Eccrine Porocarcinoma: A Challenging Diagnostic and Therapeu
An 82-year-old woman with no major past medical history was referred after undergoing biopsies of longstanding pubic skin lesions. The patient was otherwise feeling well and had no symptoms. Physical examination revealed a 2-cm ulcerated lesion on her pubis. There were no palpable inguinal lymph nodes, and examination of the genital parts was normal. The biopsy results from another medical center came back with a diagnosis of poorly differentiated squamous cell carcinoma on all the samples. The excision was incomplete, and therefore this patient was addressed for further management.

The patient's case was discussed at our multidisciplinary meeting, and wide local excision was decided. The histological report of the re-excision revealed a lesion with a depth of 4 mm in the dermis reaching the limit of the hypodermis, with tumoral cells infiltrating the dermis and harboring nuclear atypia and high mitotic activity. The lesion was ulcerative with fibrinous leukocytic exudate. Vascular emboli were reported, and clear margins of 1 cm were achieved. Immunohistochemistry showed positive staining for carcinoembryonic antigen and cytokeratin (CK) 7 on the luminal ductal borders. p40 and CK5 and 6 were also positive on the whole cell population, and epithelial membrane antigen was heterogeneously positive. Those characteristics were consistent with the diagnosis of EPC. TNM classification was pT2.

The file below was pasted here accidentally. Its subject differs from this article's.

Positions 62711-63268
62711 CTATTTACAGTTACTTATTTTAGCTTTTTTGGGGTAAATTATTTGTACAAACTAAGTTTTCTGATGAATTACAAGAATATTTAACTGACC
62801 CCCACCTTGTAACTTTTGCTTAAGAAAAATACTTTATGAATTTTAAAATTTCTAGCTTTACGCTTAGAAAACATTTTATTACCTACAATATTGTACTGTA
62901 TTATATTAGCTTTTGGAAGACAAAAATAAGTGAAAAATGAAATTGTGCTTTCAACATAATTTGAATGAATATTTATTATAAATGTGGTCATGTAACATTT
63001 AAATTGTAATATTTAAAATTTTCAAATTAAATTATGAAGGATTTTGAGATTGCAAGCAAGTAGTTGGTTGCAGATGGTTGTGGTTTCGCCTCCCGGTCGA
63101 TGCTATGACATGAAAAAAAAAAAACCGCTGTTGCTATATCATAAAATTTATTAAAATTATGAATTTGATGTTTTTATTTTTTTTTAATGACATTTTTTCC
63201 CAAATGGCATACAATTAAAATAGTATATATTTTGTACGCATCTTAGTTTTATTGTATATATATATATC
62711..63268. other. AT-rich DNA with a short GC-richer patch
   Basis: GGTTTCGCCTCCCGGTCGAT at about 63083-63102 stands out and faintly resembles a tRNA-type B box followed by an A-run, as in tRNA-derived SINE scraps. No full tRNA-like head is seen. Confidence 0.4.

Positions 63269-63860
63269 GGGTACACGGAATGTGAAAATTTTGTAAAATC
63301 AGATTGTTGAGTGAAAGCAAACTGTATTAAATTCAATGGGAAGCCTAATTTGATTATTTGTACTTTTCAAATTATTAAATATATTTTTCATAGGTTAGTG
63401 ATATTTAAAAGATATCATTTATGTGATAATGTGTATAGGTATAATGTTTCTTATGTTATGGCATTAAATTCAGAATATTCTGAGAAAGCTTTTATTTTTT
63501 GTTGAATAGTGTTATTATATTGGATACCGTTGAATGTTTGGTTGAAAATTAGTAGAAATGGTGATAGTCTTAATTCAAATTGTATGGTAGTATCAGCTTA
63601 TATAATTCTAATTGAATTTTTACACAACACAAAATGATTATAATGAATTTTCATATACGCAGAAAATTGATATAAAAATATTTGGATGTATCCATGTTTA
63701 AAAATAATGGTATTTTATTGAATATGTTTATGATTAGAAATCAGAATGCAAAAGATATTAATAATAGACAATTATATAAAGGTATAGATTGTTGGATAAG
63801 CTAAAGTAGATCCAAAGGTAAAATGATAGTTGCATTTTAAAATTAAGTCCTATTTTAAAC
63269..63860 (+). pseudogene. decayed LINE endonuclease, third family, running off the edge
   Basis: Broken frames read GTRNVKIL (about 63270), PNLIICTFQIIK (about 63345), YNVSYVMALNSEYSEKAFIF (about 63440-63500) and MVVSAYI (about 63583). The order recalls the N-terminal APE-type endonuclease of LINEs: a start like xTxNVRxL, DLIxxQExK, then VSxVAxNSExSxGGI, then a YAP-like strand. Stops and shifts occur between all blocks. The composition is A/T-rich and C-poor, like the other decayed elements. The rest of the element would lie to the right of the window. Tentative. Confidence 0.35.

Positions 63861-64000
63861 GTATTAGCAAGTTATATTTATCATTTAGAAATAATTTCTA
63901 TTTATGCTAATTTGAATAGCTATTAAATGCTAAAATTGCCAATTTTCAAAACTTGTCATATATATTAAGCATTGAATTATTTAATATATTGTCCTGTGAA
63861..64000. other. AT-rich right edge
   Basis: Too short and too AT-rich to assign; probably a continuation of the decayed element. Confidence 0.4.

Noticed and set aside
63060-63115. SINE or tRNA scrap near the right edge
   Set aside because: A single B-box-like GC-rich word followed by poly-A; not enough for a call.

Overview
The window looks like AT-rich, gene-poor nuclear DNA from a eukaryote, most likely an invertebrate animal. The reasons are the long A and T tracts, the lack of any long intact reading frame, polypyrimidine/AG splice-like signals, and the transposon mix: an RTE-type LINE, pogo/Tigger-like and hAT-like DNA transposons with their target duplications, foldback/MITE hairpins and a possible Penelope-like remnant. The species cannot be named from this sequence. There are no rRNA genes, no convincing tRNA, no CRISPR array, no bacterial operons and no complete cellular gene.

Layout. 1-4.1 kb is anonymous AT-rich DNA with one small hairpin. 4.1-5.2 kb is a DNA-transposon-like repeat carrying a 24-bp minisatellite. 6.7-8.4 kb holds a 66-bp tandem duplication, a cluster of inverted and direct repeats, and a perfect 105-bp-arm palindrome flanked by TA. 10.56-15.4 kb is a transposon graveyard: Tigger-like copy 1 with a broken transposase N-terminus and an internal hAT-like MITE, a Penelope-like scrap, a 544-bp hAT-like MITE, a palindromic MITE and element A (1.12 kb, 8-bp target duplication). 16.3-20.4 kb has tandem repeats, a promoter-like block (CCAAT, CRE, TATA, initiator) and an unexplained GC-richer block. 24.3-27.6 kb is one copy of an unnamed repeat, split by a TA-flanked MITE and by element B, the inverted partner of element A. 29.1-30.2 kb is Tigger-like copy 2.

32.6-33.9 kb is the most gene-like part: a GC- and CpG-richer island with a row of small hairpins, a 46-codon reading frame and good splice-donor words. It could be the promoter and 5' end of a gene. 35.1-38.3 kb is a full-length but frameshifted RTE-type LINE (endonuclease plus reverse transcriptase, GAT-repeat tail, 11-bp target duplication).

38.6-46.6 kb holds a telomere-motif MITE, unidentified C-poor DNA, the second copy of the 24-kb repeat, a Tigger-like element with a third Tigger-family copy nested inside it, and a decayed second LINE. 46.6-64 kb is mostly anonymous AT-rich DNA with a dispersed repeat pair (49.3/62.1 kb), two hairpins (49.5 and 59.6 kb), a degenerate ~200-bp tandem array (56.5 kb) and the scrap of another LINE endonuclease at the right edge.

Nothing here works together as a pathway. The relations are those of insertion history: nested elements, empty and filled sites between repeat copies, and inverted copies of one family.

Given the presence of vascular emboli, a staging CT scan of the thorax, abdomen, and pelvis was performed, which showed an image compatible with pelvic carcinomatosis. An additional FDG-PET scan was then requested, which displayed a hypermetabolic left inguinal lymph node and focal uptake in the right colon. Further investigations were conducted, which included a total colonoscopy and an inguinal left node biopsy. The ultrasound-guided node biopsy revealed distant infiltration of the porocarcinoma, whereas the endoscopy showed a large polyp that could not be endoscopically resected. Therefore, right colectomy combined with left inguinal and left iliac node dissection was performed, but the pathological findings showed no metastatic involvement. An additional ultrasound-guided resection was carried out to remove the targeted left hypermetabolic inguinal node, whose histology eventually revealed EPC and confirmed the disease's metastatic setting. The patient has been undergoing close follow-up for the last 4 months without any sign of relapse.